l Excluding the New York City metropolitan
area (New Jersey and Connecticut), Cuomo
Legal & Health received 665 out of state contributions
Professionals totalling $1,179,362, or 15% of the money
15% donated.
Labor Other

Cuomo
2% 7% l 46 of Cuomo’s 170 distinct donations of
$10,000 or more were from out of state
donors. These donations totalled $660,272, or
l Labor unions donated $76,700 -- only 2% of 14% of Cuomo’s total.
Cuomo’s total coded contributions.
Major Out-of-State Region Totals (Cuomo)
l Giving by employers (defined here as coded State / Region Amount
contributions from industries which are not Metro NYC (NJ + CT) $408,376
“professional” -- Lawyers, Lobbyists and
Metro Washington 347,440
Health*) totalled $2,476,474, or 76% of total
(DC + VA + MD)
coded contributions. For each $1 donated
by labor, employers donated $33. CA 296,276
FL 109,375
l Legal and Health professionals gave $510,377, TX 100,888
or 15% of the total raised.

l Cuomo raised the least from labor, and
received the fewest small contributions.

The Money Marathon: First Leg 18
The New York State Comptroller has a steep road ahead of him. Without the benefits
of being the incumbent governor or the Kennedy-Cuomo connections, McCall will
have a tough time keeping up in the money marathon. As an added difficulty, Security
and Exchange Commission regulations prohibit him, as Comptroller, from accepting
contributions from certain companies, specifically those in the municipal securities
industry. There are no equivalent restrictions on the Governor’s ability to raise money
from state contractors.

In the first leg, McCall raised only half as much as his Democratic competitor,
Andrew Cuomo, and he trailed incumbent Governor George Pataki by a ratio of Comptroller H. Carl McCall
almost 4 to 1. McCall has an edge on Cuomo and Pataki in labor support, which may
bring him a boost later in the campaign. But he will have to get more big donor support if he hopes to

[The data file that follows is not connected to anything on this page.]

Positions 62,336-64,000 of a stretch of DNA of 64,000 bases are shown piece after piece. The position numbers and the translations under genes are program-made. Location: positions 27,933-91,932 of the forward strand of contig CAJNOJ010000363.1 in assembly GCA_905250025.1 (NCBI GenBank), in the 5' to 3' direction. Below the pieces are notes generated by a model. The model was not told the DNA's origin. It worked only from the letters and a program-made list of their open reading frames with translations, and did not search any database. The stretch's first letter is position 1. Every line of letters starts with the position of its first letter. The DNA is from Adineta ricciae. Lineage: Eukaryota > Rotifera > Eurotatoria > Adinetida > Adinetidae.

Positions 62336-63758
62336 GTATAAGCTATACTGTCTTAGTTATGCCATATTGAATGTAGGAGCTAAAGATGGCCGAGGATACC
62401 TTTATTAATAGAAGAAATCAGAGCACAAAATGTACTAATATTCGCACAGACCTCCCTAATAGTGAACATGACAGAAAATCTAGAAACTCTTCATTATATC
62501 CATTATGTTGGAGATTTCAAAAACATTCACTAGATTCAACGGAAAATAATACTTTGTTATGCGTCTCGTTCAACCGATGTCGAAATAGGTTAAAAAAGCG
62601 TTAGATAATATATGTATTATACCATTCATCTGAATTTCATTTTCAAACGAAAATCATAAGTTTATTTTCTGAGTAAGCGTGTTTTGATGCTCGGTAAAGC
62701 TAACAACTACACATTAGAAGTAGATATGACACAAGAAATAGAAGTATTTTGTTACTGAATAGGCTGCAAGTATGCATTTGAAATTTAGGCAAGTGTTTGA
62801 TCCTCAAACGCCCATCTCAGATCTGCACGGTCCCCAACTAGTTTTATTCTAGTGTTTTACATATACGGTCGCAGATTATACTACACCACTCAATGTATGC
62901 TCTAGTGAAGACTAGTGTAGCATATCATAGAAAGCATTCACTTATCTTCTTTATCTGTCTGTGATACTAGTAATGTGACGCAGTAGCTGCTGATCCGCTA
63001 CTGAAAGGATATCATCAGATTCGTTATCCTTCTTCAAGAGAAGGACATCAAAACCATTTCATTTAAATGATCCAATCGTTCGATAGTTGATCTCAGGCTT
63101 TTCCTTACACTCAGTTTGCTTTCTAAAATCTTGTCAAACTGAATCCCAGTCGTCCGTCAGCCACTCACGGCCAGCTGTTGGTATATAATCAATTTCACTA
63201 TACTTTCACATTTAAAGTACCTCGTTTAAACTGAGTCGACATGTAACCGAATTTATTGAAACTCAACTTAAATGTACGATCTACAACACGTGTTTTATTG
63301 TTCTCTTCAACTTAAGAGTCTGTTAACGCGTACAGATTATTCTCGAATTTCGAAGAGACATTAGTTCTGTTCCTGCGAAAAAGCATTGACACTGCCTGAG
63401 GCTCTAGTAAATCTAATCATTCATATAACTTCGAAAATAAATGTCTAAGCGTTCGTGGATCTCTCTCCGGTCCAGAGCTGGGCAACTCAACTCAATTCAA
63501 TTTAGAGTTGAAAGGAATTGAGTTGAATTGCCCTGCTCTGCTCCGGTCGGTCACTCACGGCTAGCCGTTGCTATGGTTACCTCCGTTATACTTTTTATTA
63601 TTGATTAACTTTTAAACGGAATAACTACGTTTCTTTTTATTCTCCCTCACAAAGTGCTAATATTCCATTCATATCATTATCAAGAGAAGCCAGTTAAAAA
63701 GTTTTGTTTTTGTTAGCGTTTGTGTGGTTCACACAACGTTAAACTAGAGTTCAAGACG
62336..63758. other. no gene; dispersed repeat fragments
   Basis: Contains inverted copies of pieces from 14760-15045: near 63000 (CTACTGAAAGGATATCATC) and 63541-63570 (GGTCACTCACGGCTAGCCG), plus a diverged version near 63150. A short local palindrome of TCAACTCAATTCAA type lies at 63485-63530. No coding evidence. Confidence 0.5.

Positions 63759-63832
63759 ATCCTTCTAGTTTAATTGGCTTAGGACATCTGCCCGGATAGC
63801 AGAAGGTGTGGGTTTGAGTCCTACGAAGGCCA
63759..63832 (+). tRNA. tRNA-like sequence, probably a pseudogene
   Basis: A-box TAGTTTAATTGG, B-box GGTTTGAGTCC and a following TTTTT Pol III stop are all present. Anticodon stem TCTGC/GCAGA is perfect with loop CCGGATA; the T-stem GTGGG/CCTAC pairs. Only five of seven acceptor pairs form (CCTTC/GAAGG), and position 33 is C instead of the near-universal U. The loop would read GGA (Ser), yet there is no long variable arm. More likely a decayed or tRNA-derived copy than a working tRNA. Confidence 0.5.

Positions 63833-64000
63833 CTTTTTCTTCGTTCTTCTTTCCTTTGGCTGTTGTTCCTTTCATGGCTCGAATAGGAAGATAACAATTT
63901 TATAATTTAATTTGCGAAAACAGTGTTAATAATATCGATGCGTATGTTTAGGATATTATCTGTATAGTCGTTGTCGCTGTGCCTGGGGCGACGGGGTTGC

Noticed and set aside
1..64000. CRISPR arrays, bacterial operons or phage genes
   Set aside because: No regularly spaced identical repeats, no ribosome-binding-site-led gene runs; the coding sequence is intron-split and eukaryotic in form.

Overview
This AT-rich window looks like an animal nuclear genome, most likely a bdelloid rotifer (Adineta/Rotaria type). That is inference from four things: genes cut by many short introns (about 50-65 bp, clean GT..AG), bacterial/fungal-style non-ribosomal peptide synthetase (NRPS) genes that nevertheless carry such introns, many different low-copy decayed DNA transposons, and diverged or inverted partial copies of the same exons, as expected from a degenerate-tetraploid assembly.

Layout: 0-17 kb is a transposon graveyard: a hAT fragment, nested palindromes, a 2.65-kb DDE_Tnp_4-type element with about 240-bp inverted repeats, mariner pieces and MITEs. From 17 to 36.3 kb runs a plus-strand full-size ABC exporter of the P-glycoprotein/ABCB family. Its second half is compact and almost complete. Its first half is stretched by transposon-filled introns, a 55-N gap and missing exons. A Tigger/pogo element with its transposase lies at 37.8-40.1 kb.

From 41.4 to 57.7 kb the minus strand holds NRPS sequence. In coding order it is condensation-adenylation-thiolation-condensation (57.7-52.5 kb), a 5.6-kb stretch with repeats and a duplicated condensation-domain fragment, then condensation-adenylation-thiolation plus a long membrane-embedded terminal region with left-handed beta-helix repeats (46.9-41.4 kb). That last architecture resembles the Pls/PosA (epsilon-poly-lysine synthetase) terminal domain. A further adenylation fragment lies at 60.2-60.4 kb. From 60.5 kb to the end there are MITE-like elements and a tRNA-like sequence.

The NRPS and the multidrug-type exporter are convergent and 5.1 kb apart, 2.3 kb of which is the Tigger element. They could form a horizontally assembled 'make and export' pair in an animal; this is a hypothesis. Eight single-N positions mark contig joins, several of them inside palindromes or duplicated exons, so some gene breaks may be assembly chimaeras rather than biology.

compete financially in the primary, let alone in the general election.
Overall Donations: McCall
Total McCall Donations by
Total Money Donated: $2,231,144 Interest/Industry
Total Number of Donations: 1,339
Finance $489,850
Total Money Coded: $1,689,659 Lawyers 268,200
Total Number of Donations Coded: 562 Real Estate 193,700
Communications & 186,650
Total Industry/Interest Money Donated*: $1,624,509 Electronics
Total Number of Industry/Interest Donations: 530 Insurance 84,500
Business Services 82,250
Percentage of Total McCall Donations by Industry/Interest Health 66,200
Contributions over $30,000 Government Employees 49,200
Government Retired 42,700
Employees Manufacturing Manufacturing 40,344

McCall
2% Retired 2% Construction 40,100
Health 2% Construction
3% 2% Tobacco 25,000
Higher Education 21,250
Business Services Uncoded & Other
4% Labor Unions 21,165
30%
Insurance Retail 16,750
4% Gambling, Hotels & 13,500
Communications &
Resorts
Electronics Food & Beverage 11,000
8% Lobbyists 9,500
Party Transfers 8,450
Real Estate Miscellaneous 7,000
9% Ideological 5,000
Transportation 3,000
Finance Energy 2,250
Lawyers
12% 22% Political 2,000

The Money Marathon: First Leg 19
Top McCall Donors Large Donations vs. Small Donations
Donations Of $15,000 Or More
Donor Industry/Interest Amount
During the first six months of 2001, McCall
1 Renaissance Technologies Finance $70,900 raised a large amount of money from relatively
Corp few PACs and individuals.
2 Milberg Weiss Bershad Lawyers 59,000
Hynes & Lerach McCall raised $2.2 million dollars, or about $12,000
3 BET Communications 35,000 per day, including weekends and holidays.
& Electronics
$2,166,014 of the money came from PACs and indi-
4 Llewellyn Werner Unknown 30,000
viduals.
5 O'Connor Associates LLP Unknown 30,000
6 Agvar Chemicals Health 29,700
l 51% of all of the money contributed
7 Ormes Capital Markets Finance 25,000
8 Plaza Cleaning Service Co. Business Services 25,000
($1,138,009) came from 93 PACs and
individuals who gave $10,000 or more.
9 Liggett (Bennett Lebow) Tobacco 25,000
10 M Silverman Unknown 25,000 39% of the money contributed ($870,400)
11 IP*NETWORK (Christine Communications 25,000 came from 57 distinct donations of $10,000
Schwarzman) & Electronics or more.
12 Pomerantz Haudek Block Lawyers 25,000
Grossman & Gross l Contributions of $1,000 or more made up
13 Joan G Cooney (Children's Communications 25,000 $2,067,959, 93% of the money raised by
Television Workshop) & Electronics McCall.
14 Hallman & Lorber (Howard Business Services 25,000
Lorber) l Contributions of less than $100 made up less
15 Rudin Management (Jack & Real Estate 24,700 than half of 1% of the money raised, or
Lewis Rudin
$4,980. McCall received only 144 distinct
16 Heitman Financial Real Estate 22,000